Chapter III
Skepticism and Orthodoxy

From Franklin's account in his autobiography, it is clear that his introduction to sophisticated, skeptical writing came unabetted by his father, though one suspects Josiah Franklin was too wise, as Benjamin grew older, to try to censor his reading. The shift from parental to self-direction in learning, at any rate, came decisively at age twelve in 1718, when Benjamin was apprenticed to his brother James, in his second year as a Boston printer. In the printing shop, as Benjamin recalled later, "I had Access to better Books. . . . Often I sat up in my Room reading the greatest Part of the Night." Franklin reveled in his wonderful new world of words, soon began imitating the poets he read, and undertook to dispute with other youths the new doctrines he encountered. The most important book he discovered was "an odd Volume of the Spectator": he "bought it, read it over and over, and was much delighted with it." How Franklin tried to imitate its style by writing on the same subjects as The Spectator, comparing his efforts with the original, and then correcting by searching for better words or more concise sentences, is a well-known story. In this way he developed the clear, sharp expression which still makes him one of the most widely admired writers in English. Later he often remarked on the advantages acquired in business

-32-

Notes for this page

Add a new note
If you are trying to select text to create highlights or citations, remember that you must now click or tap on the first word, and then click or tap on the last word.
One moment ...
Default project is now your active project.
Project items

Items saved from this book

This book has been saved
Highlights (0)
Some of your highlights are legacy items.

Highlights saved before July 30, 2012 will not be displayed on their respective source pages.

You can easily re-create the highlights by opening the book page or article, selecting the text, and clicking “Highlight.”

Citations (0)
Some of your citations are legacy items.

Any citation created before July 30, 2012 will labeled as a “Cited page.” New citations will be saved as cited passages, pages or articles.

We also added the ability to view new citations from your projects or the book or article where you created them.

Notes (0)
Bookmarks (0)

You have no saved items from this book

Project items include:
  • Saved book/article
  • Highlights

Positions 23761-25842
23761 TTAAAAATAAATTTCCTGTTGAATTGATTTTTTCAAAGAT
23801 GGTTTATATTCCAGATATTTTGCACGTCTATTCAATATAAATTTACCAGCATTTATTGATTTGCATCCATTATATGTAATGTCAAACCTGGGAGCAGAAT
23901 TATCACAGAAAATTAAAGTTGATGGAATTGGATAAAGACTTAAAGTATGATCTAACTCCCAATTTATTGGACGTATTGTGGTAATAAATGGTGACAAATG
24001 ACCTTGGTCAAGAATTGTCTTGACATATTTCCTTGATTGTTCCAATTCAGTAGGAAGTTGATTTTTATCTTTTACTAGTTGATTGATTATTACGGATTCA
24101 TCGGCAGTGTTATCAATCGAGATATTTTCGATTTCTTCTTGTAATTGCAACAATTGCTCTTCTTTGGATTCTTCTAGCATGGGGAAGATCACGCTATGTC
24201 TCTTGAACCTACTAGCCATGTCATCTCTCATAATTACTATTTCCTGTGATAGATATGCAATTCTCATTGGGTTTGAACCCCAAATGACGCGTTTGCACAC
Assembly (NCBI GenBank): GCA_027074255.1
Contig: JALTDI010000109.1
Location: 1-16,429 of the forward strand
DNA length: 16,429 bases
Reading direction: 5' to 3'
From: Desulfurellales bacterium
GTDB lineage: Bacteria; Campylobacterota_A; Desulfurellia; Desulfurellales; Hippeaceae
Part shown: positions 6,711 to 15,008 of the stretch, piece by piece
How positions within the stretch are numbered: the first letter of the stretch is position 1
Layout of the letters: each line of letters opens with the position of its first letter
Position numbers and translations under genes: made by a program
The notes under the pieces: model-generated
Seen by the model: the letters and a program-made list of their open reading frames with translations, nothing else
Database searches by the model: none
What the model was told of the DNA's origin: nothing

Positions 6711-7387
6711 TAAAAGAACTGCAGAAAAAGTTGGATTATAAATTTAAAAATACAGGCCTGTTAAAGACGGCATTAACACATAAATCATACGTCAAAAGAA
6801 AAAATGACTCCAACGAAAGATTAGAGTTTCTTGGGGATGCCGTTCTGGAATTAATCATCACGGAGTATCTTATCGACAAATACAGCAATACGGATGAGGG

• Quotes/citations
  • Notes
  • Bookmarks
Notes
Cite this page

Cited page

Style
Citations are available only to our active members.
Buy instant access to cite pages or passages in MLA, APA and Chicago citation styles.

(Einhorn, 1992, p. 25)

(Einhorn 25)

1. Lois J. Einhorn, Abraham Lincoln, the Orator: Penetrating the Lincoln Legend (Westport, CT: Greenwood Press, 1992), 25, http://www.questia.com/read/27419298.

Cited page

Bookmark this page
Benjamin Franklin
Table of contents

Table of contents

  • The GREAT AMERICAN THINKERS Series ii
  • Title Page iii
  • Contents v
  • Preface vii
  • Chronology xi
  • Chapter I- Boyhood Training 1
  • Chapter II- Early Readinq 9
  • Chapter III- Skepticism and Orthodoxy 32
  • Chapter IV- Business, Personal, and Civic Virtue 55
  • Chapter V- Science 78
  • Chapter VI- Politics 88
  • Chapter VII- Vision of Empire- From Loyalty to Revolution 111
  • Chapter VIII- The Art of Congeniality 135
  • Chapter IX- International Relations 149
  • Chapter X- Religion 163
  • Chapter XI- The Public Philosophy of a Saqe 185
  • Selected Bibliography 213
  • Index 221
Settings

Settings

Typeface
Text size Smaller Larger Reset View mode
Search within

Search within this book

Look up

Look up a word

  • Dictionary
  • Thesaurus
Please submit a word or phrase above.
Print this page

Print this page

Why can't I print more than one page at a time?

Help
Full screen
/ 228

matching results for page

    Questia reader help

    How to highlight and cite specific passages

    1. Click or tap the first word you want to select.
    2. Click or tap the last word you want to select, and you’ll see everything in between get selected.
    3. You’ll then get a menu of options like creating a highlight or a citation from that passage of text.

    OK, got it!

    Cited passage

    Style
    Citations are available only to our active members.
    Buy instant access to cite pages or passages in MLA, APA and Chicago citation styles.

    "Portraying himself as an honest, ordinary person helped Lincoln identify with his audiences." (Einhorn, 1992, p. 25).

    "Portraying himself as an honest, ordinary person helped Lincoln identify with his audiences." (Einhorn 25)

    "Portraying himself as an honest, ordinary person helped Lincoln identify with his audiences."1

    1. Lois J. Einhorn, Abraham Lincoln, the Orator: Penetrating the Lincoln Legend (Westport, CT: Greenwood Press, 1992), 25, http://www.questia.com/read/27419298.

    Cited passage

    Thanks for trying Questia!

    Please continue trying out our research tools, but please note, full functionality is available only to our active members.

    Your work will be lost once you leave this Web page.

    Buy instant access to save your work.

    Already a member? Log in now.

    Oops!

    An unknown error has occurred. Please click the button below to reload the page. If the problem persists, please try again in a little while.